Automated inspection solution ensures that vital aerospace engine parts are defect-free
An aerospace engine is made up of hundreds of components, each of which must be defect-free. People’s lives depend on it. A lesser but still valid consideration is that scratches, fissures, and other part imperfections can be costly if the flaws aren’t immediately discovered. OEM partners must supply zero-defect parts to stay in business, win more business, and protect their reputations.
With stakes that high, Bet Shemesh Engines Ltd. (BSEL), a leading supplier of aerospace technologies, must carefully consider its inspection process.
A jet engine is comprised of a gas generator, a combustor, and a turbine. The turbine sits at the rear of the engine and is powered by exhaust gases as they exit the combustor. Much of the turbine’s power is used to turn a turbofan, which functions as a high-tech propeller and sits inside a duct. The turbine is also responsible for air exhaust, which is expelled at high velocity.
BSEL manufactures metal discs for turbines. The discs play a role in turning the turbofan blades, though they are technically part of the exhaust system. The metal discs range in size from 3 centimeters to 1 meter, are brightly metallic, and are produced by a CNC machine. BSEL manufactures discs in 23 variations. No matter the variation, each disc contains more than 200 inspection points.
Like many plants, BSEL relied on human workers to inspect parts used in its aerospace turbines. It took a person about one hour to fully inspect a part for the smallest flaws, such as dents, fissures, scratches, and burrs. When inspectors discovered a pattern, they alerted manufacturers. If necessary, CNC machines were quickly retooled to correct imperfections. This reduced scrap and in turn cut costs.
BSEL managers felt that using human workers for visual quality inspection just made sense. Most automated solutions can’t independently verify products and assemblies for every defect. Many systems don’t have the machine vision, robotics, and other automation technology commonly used on quality assurance lines. Systems that include just some of these features are complex and hard to set up and use.
Humans can inspect parts in 3D, either by holding a part and moving it as needed or by inspecting it from all angles as it rotates. Most automated inspection technology relies on 2D fixed images, which aren’t thorough enough in industries where millions of dollars are at stake and where a tiny fissure can make the difference between a smooth flight and an aircraft engine stalled on the ground. In addition, even the most rigid human employees can modify their work to accommodate changes in products, processes, and environmental conditions. Machines aren’t so adaptable. For instance, at BSEL, shiny metal parts cast reflections. The reflections aren’t uniform, a fact that human operators understand and can account for but that automated inspection equipment can’t be programmed to detect.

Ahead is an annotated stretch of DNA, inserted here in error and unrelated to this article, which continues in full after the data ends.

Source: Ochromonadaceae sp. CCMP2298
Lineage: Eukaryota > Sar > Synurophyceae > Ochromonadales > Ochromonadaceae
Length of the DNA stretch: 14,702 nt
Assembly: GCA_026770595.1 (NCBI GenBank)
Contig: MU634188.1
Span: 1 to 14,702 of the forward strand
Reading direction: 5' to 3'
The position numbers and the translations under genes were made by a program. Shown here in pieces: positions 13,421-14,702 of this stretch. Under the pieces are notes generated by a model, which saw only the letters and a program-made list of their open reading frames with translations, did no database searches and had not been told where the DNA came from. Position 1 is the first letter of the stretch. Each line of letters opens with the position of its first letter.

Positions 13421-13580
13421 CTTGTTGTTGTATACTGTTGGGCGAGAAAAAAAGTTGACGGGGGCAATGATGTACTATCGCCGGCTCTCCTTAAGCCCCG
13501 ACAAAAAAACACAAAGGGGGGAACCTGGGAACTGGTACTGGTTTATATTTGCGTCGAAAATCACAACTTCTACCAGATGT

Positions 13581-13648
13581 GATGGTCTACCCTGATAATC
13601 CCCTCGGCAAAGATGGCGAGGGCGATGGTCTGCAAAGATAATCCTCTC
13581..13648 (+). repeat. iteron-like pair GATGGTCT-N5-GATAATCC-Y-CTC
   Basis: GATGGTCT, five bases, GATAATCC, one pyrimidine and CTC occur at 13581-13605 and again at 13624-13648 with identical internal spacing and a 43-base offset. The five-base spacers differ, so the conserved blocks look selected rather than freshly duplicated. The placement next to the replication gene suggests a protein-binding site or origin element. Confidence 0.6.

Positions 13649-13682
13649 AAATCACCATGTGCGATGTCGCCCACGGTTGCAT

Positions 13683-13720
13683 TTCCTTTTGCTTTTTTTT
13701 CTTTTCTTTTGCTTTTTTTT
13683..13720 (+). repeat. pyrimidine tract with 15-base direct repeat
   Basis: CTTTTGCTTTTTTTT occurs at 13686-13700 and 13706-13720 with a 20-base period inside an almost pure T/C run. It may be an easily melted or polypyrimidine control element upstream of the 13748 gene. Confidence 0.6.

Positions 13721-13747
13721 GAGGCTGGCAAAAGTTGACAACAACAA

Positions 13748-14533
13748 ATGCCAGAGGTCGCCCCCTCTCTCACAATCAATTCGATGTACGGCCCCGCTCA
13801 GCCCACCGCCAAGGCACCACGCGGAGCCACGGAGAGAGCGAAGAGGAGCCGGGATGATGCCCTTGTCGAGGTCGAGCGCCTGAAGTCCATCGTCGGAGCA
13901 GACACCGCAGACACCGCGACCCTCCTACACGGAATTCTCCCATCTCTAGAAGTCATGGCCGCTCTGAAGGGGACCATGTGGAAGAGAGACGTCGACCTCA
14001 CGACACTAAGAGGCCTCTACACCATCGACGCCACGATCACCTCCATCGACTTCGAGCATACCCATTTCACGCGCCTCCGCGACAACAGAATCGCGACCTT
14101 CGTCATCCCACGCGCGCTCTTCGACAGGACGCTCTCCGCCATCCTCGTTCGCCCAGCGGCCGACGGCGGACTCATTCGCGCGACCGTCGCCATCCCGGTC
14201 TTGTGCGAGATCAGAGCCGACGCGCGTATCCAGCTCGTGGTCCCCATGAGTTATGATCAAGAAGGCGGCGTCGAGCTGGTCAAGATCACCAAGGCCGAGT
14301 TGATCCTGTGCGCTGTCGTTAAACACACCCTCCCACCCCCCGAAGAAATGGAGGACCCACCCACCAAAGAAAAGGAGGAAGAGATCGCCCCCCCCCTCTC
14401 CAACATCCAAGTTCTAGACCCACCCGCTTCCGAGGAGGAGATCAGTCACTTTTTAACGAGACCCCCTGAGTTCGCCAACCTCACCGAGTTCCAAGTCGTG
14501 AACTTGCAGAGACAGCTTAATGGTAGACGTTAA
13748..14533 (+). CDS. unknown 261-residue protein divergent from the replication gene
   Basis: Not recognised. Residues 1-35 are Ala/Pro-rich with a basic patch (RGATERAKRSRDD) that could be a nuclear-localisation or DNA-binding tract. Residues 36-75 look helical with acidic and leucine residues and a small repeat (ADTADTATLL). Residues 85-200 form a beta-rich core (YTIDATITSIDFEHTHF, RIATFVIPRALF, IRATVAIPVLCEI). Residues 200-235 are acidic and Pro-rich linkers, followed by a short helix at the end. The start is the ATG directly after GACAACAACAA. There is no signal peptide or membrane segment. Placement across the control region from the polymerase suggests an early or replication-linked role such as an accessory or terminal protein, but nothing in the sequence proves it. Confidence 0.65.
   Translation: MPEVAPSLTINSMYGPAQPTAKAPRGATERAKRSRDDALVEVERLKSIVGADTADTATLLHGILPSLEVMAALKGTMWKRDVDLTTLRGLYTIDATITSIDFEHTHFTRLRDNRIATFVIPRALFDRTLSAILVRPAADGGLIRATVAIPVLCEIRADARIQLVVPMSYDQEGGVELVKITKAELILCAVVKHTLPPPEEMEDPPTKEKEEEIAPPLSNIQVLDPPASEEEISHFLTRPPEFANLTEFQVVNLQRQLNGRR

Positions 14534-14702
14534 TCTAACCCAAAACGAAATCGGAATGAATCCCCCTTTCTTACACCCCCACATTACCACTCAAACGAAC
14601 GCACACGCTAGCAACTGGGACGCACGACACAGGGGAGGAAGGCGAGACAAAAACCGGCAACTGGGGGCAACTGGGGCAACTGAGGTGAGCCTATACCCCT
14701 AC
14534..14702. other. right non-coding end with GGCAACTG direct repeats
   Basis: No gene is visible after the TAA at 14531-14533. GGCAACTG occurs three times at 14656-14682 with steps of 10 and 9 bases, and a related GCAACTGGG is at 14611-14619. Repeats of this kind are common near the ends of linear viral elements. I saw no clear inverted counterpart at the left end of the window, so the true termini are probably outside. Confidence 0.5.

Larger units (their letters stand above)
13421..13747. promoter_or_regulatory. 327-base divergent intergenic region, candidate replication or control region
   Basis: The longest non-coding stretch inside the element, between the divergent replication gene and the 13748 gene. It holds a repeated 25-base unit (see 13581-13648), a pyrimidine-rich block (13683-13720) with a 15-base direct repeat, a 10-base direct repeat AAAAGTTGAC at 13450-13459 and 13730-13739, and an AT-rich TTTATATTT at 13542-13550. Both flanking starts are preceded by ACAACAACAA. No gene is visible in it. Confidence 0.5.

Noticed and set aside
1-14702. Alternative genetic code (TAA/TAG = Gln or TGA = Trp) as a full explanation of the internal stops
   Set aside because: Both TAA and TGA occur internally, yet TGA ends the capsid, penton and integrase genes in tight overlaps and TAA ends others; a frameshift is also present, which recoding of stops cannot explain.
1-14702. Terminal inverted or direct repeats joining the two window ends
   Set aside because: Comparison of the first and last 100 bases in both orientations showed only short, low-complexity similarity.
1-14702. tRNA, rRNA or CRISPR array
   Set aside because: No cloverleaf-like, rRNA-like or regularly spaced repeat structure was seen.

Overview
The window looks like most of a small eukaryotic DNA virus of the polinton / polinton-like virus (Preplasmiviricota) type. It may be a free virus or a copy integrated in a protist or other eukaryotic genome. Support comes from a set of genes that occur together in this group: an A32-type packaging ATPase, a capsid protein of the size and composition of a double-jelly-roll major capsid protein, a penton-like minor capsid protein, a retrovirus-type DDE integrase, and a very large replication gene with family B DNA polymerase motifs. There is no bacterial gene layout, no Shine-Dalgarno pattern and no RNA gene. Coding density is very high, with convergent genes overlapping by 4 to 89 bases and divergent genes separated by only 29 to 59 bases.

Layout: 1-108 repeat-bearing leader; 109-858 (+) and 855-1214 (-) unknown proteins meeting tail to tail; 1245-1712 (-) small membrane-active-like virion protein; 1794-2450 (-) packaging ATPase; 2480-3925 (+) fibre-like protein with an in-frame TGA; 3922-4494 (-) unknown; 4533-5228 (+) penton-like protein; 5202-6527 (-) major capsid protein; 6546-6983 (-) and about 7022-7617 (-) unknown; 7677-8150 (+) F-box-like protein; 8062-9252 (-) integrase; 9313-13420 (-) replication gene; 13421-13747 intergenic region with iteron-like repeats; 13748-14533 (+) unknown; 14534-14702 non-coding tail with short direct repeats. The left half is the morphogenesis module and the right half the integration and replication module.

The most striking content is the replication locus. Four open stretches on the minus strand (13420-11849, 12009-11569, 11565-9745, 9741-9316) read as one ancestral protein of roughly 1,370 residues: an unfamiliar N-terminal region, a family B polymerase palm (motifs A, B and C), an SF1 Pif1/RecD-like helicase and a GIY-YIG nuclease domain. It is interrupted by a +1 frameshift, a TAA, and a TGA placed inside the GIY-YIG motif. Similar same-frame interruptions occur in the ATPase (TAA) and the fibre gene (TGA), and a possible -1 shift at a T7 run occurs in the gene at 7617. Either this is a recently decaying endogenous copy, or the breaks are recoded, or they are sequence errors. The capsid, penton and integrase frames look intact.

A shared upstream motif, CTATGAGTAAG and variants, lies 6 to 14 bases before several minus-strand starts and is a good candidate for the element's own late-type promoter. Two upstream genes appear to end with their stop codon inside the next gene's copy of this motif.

However, the complex, expensive discs posed a challenge for human inspectors at BSEL, in part because the mirrored, reflective nature of the metal made it difficult for inspectors to see defects. The high number of failure points and product variety also made it hard for human operators to find every flaw. The work was monotonous, and inspectors’ eyes tired easily. Inspectors worked in eight-hour shifts, and managers found that their accuracy dropped after mid-shift, which added time and expense to the production process. But accuracy was critical. Defects that made it through inspection could affect the efficiency of a turbine. They could also shorten the life of a turbine and lead to early failure.
BSEL managers decided to investigate automated inspection systems that use the latest technology. They ruled out systems that use traditional, rules-based algorithms to define and identify defects. These algorithms are based on mathematical values and rules of logic but programming them into automated inspection systems can take days and weeks, depending on the product and the programmer’s skill level. Better is a software system with deep learning capabilities. Such a system uses artificial intelligence (AI) and machine learning algorithms to “learn” and find true defects, just as humans do, through (well-controlled) trial and error. BSEL managers knew that AI and machine learning could save them time and increase accuracy. They sought a system that could learn in the same way humans do.